COMMENTARY

A Med Student's Response to Physician Suicide

Emily Kahoud

Disclosures

August 08, 2019

With the constant bombardment of news describing how the physician workforce is more prone to completed—not just attempted—suicide, medical students may wonder what kind of a field we have gotten ourselves into. We wonder whether physician suicide is being dramatized, much like the negative experiences of medical school and post-ed training in general. Is the rise in depression, burnout, and suicide headlines possibly furthering a vicious cycle of self-fulfilling prophecy? Is the practice of medicine in such a crisis state that we are all vulnerable?

I'm still early on in training. What I can describe are not the burdens experienced by physicians but the dialogue among physicians whom I've shadowed during preceptorship—the stories of physicians, former colleagues, who reached a point of no return and suddenly disappeared from their practices without a word.

I have heard physicians describe how they convinced their own children not to pursue this "now tainted" profession due to the "hell" of dealing with insurance. Most of us have had at least one physician tell us that we are choosing a destination toward disgruntled disaster, that we should save ourselves the investment of money, time, and energy and pursue a happier career path. Few consider the effect that all of this talk has on medical students in the earliest stages of their careers.

Inside the Bubble

In a recent piece published in the Journal of Patient Safety and Risk Management, Elisabeth Poorman, MD, MPH, speaks of how certain perceived standards affect students. She explains, "Beginning in medical school, we cover up our vulnerabilities, donning our white coats as if they possessed some talismanic charm to overcome our weaknesses."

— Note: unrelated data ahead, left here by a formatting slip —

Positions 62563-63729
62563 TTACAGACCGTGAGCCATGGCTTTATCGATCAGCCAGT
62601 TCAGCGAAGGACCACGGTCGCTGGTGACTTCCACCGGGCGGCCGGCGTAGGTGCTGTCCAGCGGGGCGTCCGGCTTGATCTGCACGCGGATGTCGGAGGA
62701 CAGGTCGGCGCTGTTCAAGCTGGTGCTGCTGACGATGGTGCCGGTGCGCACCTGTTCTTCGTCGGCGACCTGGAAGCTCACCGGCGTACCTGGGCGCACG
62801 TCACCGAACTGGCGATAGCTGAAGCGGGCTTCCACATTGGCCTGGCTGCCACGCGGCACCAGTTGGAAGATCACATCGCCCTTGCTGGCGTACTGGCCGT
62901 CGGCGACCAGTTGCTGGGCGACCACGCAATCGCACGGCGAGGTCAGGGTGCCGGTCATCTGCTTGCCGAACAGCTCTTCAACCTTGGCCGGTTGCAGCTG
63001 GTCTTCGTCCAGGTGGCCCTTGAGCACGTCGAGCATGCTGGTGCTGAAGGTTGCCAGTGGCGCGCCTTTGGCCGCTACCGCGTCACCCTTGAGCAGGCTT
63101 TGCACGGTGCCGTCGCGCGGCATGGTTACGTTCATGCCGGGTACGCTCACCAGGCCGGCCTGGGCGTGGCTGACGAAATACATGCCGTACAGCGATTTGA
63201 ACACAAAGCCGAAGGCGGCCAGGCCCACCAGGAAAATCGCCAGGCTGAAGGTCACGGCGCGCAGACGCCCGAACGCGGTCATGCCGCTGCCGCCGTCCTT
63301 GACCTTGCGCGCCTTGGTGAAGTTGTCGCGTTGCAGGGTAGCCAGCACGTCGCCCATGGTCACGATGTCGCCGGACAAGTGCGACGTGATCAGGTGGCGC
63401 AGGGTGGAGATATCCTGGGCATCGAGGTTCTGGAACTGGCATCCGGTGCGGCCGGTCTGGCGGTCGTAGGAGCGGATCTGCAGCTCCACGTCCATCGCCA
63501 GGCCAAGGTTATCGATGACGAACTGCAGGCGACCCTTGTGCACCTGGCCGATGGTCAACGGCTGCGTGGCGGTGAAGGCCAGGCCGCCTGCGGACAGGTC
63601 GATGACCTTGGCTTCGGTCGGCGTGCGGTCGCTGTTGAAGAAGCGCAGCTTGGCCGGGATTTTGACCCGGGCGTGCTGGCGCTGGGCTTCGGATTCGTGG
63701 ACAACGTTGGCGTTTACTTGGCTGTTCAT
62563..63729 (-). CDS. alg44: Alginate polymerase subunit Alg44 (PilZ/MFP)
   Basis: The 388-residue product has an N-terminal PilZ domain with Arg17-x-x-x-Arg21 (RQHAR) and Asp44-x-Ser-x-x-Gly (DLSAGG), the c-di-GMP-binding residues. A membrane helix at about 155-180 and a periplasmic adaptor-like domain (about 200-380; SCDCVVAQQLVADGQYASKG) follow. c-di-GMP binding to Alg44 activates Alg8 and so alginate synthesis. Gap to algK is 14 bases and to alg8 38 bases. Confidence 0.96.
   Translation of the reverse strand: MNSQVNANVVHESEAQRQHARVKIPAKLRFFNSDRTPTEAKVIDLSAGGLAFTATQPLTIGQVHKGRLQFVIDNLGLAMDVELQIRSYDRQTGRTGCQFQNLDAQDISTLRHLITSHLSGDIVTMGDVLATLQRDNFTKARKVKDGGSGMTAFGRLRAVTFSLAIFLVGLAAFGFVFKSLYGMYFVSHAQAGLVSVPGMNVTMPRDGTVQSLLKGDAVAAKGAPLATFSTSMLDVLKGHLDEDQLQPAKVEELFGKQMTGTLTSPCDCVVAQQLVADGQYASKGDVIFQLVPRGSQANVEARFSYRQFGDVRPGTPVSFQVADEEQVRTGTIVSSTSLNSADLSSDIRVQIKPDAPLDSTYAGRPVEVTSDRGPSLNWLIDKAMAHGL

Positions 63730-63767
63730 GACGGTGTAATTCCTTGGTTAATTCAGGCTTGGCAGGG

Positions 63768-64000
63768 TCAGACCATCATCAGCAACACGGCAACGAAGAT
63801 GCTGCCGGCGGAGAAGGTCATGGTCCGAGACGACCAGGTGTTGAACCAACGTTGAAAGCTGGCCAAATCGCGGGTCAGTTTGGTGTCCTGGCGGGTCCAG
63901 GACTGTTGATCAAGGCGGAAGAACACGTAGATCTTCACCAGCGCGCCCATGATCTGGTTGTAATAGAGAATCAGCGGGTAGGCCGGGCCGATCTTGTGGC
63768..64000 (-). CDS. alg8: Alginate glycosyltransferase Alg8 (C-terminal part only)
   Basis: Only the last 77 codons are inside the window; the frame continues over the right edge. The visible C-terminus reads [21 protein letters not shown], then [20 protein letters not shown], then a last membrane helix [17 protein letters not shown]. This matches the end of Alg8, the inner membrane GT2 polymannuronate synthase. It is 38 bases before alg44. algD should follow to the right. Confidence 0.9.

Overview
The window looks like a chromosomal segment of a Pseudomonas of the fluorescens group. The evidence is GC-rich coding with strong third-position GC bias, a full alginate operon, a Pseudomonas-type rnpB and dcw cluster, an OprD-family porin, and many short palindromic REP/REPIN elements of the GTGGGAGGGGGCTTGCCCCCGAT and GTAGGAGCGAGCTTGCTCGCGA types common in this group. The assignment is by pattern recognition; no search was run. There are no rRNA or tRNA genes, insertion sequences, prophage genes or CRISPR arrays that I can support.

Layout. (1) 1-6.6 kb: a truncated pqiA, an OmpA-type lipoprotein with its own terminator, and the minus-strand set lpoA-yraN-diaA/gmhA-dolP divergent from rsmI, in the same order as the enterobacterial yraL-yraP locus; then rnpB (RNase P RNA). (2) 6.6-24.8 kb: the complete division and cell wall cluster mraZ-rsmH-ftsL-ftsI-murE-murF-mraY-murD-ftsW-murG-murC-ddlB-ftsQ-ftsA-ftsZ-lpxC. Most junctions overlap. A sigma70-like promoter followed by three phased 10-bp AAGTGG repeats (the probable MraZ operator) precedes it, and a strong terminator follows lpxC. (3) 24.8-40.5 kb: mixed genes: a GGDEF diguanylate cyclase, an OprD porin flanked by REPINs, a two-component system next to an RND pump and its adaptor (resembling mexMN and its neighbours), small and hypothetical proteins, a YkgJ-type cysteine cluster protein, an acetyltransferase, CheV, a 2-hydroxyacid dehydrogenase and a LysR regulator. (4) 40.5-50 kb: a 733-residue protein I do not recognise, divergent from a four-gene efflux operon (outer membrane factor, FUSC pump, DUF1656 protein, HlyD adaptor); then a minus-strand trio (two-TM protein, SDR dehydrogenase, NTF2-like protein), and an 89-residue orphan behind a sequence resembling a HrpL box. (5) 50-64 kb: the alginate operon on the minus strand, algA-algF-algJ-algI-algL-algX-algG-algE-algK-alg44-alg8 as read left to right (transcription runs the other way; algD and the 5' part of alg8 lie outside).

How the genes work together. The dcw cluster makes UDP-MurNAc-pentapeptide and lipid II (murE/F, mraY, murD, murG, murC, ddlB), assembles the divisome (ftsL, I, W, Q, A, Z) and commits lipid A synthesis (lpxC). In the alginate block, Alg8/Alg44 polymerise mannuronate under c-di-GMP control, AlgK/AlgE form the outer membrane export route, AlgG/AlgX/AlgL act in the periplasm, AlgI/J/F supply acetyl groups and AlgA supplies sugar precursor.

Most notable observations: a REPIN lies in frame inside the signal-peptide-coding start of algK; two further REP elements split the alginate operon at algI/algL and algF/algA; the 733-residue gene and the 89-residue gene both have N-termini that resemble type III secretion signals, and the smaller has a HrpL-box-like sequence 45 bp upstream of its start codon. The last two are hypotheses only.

Living up to such a standard in the face of exhaustion, demoralization, depression, or brutality may lead medical students, residents, and physicians alike toward the depths of darkness, ensnared by an unapologetic profession that fails to accept responsibility for its perpetuation of mental illness. As Poorman states, we need to speak about these "occupational hazards of practicing medicine" and be vocal against the "high demands but little control over one's environment, bullying, and long work hours" known as the "hidden curriculum."

Except, instead of an increasing sense of control over various factors, energy and enthusiasm appear to decrease for students over time. Many embark on their medical journey with a "can do" attitude, but by the end of first year, they say their summer goodbyes with an "if I return" jest. Many have confessed to me that they had never experienced anxiety—not even on the MCAT—but now they're drowning in it. Many have questioned to me in private whether they've perhaps made the single greatest mistake of their lives.

I don't find the decline in morale throughout the medical school years and beyond to be surprising, considering the steady stream of "it only gets worse" propaganda with which we're bombarded at every turn.

Second-years tell first-years, "Just wait till you're doing all this plus cramming for the boards."

The overall messaging is disastrous, even for the most optimistic and ebullient among us: If you think you're stressed and tired now, just wait...

Third-years tell second-years, "You think it's bad now? I haven't slept for 36 hours and have a shelf exam in 2 days."

Residents tout the glories of sleepless days and nights during intern year.

The overall messaging is disastrous, even for the most optimistic and ebullient among us: If you think you're stressed and tired now, just wait... The loss of perspective is tremendous in the medical school bubble.

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